Right now, I’m in the “coursework” section of the degree, which means I’m taking classes just like we were at Regent. The difference is, rather than taking one “seminar” and a couple of other less-demanding courses, I take 4 seminar courses and, since everyone is already way too educated, the level of knowledge and thought isn’t like a master’s degree where everyone is just starting out. At the beginning of the term, I was reading about 800 pages a week on average and I’ve written just over 140 pages this semester. Most people (myself included) study for about 60 hours a week (of actual study time, not including meal breaks, chats with other students, etc) but we study more during November and April, since this is when papers are written!  What does this mean for day-to-day life? Well, it means I’m really tired most of the time and have little mental energy left for other things (emails, phone calls, taking baths, cooking).  It feels like some sort of academic boot-camp where we are being broken down and taught to scramble and just produce more and more writing and read more and more texts until our capacity for such things is expanded beyond any normal human capacity, which seems to be working.

So, am I enjoying all this work?

Yes ― at least most of the time!  It is amazing to get to talk about poetry with really brilliant people for hours at a time, especially poets like John Donne or George Herbert or John Keats. I also really enjoy the research involved in writing papers ― sometimes it is really fun just to read what other people think about something and then come up with my own ideas. Other times, I get to try and figure out a historical mystery around a work or writer and that can be really intriguing, as I get to try and place together who knew whom, who read what, and use that to understand the literature better. Sometimes, it is not so fun … especially when taking classes that aren’t in my “field” (which is Victorian and early 20th century novels … but early modern religious poetry is very seductive and could win me over!) but next term I’ll be finished with some of the requirements that are less interesting, so hopefully the study will be more and more enjoyable. Sometimes, it is downright hard ― especially when I have yet another paper to write and I have absolutely nothing to say …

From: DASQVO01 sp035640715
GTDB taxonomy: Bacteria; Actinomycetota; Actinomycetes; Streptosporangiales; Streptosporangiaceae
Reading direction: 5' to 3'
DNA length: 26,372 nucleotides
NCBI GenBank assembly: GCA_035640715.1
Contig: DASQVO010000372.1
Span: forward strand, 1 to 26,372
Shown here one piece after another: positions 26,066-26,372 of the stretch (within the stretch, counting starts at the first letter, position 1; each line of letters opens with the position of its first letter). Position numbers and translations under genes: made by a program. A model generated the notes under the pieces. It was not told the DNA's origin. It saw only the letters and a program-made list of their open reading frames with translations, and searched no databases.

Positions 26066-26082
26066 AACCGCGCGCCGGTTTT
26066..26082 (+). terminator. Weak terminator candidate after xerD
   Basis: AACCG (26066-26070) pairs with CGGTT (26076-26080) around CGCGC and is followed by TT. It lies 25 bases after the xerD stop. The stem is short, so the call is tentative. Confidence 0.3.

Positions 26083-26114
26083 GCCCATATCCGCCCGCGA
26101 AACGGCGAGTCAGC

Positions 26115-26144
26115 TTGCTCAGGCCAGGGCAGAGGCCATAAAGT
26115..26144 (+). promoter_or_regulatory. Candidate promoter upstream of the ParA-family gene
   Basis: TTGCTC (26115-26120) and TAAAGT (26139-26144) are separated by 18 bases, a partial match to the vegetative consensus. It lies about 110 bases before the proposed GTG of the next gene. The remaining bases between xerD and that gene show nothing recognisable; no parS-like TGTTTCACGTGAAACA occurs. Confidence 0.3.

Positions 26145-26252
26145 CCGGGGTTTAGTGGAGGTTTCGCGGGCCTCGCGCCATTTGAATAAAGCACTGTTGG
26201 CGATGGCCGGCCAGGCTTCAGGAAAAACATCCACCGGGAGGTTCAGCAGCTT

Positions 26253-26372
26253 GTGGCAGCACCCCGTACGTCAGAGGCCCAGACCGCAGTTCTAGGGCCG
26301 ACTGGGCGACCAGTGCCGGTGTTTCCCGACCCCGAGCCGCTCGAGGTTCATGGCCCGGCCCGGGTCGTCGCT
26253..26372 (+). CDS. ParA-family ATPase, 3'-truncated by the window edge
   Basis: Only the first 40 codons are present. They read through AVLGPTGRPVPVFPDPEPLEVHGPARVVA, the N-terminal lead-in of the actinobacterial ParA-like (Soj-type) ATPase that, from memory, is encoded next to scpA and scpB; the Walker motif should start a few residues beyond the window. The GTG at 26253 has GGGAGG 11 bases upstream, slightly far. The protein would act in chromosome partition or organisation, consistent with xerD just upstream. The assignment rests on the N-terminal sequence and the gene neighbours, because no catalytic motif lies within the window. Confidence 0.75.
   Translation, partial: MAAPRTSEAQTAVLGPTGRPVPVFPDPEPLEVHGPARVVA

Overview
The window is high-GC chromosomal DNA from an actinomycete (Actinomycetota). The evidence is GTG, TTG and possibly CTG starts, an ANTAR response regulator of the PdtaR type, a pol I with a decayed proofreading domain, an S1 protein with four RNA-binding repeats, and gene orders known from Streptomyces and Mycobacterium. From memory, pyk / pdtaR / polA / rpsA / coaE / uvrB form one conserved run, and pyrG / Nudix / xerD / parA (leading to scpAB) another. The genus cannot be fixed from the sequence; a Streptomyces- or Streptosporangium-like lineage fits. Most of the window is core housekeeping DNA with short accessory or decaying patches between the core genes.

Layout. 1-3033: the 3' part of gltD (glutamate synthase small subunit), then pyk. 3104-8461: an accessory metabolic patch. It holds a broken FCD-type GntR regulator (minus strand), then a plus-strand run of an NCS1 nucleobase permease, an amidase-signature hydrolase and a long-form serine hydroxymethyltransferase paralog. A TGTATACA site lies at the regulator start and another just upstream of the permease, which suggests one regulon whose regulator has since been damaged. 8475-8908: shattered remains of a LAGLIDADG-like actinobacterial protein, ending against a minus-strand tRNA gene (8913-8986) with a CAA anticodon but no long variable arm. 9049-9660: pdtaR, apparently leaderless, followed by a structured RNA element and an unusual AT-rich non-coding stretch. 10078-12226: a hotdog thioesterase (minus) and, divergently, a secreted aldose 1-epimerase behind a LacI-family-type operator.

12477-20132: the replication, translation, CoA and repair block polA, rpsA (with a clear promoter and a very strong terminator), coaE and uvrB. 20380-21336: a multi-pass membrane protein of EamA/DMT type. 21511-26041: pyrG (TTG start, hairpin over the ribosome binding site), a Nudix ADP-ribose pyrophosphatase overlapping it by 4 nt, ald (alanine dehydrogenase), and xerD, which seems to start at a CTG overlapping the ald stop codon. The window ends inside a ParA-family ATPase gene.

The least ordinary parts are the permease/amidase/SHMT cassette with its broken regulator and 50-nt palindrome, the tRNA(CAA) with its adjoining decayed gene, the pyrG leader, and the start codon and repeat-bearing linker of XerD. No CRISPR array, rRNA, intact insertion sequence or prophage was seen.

My time at Regent was immensely helpful in preparing me for study here. The work I did on American writer Wendell Berry (his thinking about the concept of “place” and the intersections of his thinking with biblical theologies of creation and land use) not only taught me to manage a large writing project (150 pages) but also gives me a solid background in American agrarian literature (which should be really helpful for one of my courses next term).  But, I love stories and especially the ethical implications of narrative and so here I’m planning to work on 19th century novels and perhaps 20th century Catholic revival novels. I won’t go into the details but I’d love to share with you some of my work (if you are interested), so just ask me about it!

Why am I doing this?

Well, that is a good question. The easy answer is that I really love books, love teaching and love research and so I hope to be a college professor or uni lecturer. But the real answer has much more to do with vocation and trying to follow the path that God has opened up … that isn’t to say that God wants me to be a college professor ― or even that he wants me to get a Ph.D, but this is the second time that he’s opened up the opportunity so, it seems like something that I need to do even if the ends are beyond the ends I figure and are altered in the fulfillment…